Students at Rose-Hulman Institute of Technology are competing in esports and playing in-person intramural activities such as disc golf that allow social distancing.
They have also been holding virtual club and organization meetings, and the student newspaper has even lauded the administration’s transparency in releasing weekly testing results.
Six weeks into its fall quarter, the Indiana STEM college has conducted more than 12,000 tests while requiring masks and social distancing and conducting aggressive contact tracing.
Its positivity rate for 2,100 students has held steady between 0.3% and 0.4%, compared to the roughly 5% national average.
More from UB: How Vermont colleges teamed up for COVID success
One of the key lessons learned from spring lockdowns is that classes had to be optimized for flexibility and hybrid learning, with regular student-instruction interaction, Provost and Vice President for Academic Affairs Rick Stamper said.
“The Learning and Technology office worked this summer with a small team of faculty to develop and deliver a novel sequence of training and work sessions on developing high-quality courses and materials for use across a variety of delivery methods. The faculty did a wonderful job of preparing for the fall courses,” Stamper said.
Administrators expect to move to remote learning to start the winter semester and then shift to hybrid instruction. It plans for in-person learning in the spring.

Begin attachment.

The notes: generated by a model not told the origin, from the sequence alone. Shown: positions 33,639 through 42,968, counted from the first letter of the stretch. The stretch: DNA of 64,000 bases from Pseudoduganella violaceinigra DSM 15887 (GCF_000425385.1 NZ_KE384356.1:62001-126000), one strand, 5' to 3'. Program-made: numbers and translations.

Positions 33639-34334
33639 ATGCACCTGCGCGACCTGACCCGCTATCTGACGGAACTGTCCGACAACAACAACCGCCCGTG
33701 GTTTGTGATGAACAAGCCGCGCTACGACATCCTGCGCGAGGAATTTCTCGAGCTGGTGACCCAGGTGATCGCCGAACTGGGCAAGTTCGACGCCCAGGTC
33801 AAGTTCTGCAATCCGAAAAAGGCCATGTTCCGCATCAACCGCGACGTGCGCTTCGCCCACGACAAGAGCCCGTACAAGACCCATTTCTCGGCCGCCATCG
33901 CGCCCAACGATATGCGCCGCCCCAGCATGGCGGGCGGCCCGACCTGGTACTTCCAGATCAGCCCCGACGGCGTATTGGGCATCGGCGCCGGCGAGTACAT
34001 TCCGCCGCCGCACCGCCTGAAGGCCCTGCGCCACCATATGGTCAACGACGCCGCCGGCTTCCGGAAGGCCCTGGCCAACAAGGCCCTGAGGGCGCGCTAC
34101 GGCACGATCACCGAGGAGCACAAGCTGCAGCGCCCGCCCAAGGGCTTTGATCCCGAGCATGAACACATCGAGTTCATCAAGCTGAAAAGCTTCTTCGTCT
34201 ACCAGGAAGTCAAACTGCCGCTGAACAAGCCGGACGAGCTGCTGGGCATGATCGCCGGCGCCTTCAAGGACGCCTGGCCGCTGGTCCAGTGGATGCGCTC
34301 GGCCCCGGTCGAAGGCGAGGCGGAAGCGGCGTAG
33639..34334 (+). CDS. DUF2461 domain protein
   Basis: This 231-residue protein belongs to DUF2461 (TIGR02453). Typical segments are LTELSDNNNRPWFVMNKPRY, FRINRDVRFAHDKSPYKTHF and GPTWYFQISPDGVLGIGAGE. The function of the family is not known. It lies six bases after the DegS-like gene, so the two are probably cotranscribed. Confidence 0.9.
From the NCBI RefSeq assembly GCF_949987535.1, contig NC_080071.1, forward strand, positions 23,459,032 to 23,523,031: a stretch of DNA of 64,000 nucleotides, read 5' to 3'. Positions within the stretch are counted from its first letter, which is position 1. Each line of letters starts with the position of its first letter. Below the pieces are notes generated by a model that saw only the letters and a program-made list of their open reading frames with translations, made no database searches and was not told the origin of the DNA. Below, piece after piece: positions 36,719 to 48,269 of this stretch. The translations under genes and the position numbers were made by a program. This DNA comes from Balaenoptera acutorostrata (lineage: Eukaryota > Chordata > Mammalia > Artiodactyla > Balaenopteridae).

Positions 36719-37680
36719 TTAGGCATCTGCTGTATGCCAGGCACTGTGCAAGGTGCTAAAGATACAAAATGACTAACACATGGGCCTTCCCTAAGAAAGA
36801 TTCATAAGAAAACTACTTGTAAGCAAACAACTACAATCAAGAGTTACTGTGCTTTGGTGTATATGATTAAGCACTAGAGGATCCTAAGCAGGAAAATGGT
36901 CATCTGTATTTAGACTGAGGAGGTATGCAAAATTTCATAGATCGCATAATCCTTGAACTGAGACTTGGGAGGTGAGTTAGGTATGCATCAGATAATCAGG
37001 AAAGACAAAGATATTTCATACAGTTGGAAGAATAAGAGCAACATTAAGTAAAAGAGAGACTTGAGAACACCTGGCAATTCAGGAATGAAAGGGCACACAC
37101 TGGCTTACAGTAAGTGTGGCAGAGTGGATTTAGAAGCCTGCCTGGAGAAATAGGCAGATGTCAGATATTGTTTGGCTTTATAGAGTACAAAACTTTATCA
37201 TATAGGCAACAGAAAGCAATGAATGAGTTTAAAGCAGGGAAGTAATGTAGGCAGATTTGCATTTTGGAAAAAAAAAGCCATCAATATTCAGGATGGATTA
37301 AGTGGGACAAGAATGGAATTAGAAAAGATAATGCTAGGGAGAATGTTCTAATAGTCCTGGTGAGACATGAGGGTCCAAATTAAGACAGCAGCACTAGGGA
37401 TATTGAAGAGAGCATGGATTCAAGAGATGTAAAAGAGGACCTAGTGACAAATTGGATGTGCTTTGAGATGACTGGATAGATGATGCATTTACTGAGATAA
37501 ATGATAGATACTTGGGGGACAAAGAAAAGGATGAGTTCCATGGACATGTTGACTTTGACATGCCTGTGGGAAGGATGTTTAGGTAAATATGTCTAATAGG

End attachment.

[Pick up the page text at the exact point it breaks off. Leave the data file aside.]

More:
COVID learning opportunities
Saint Louis University’s COVID-19 positivity rate so far this semester has been low: 0.6% through random, weekly testing of 10% of asymptomatic students.
A key to that low rate is that student leaders have been involved in COVID planning throughout the school year and that the 3,500 students living on the large, urban campus are following health practices, administrators say.
Students from a range of majors have been acting as public health ambassadors to provide safety education to their classmates. Others have volunteered to bring food, snacks and games to students who are in quarantine.
The university has used only a handful of the 150 beds it set aside for isolating infected students.
While the university has not imposed any lockdowns, it has developed an aggressive contract-tracing program that has found very few virus clusters.
The pandemic has also given STEM majors an opportunity to gain real-world experience, administrators say. Students in the school of nursing have been administering weekly COVID tests while students from the university’s College for Public Health and Social Justice are staffing contact tracing teams.
UB’s coronavirus page offers complete coverage of the impacts on higher ed.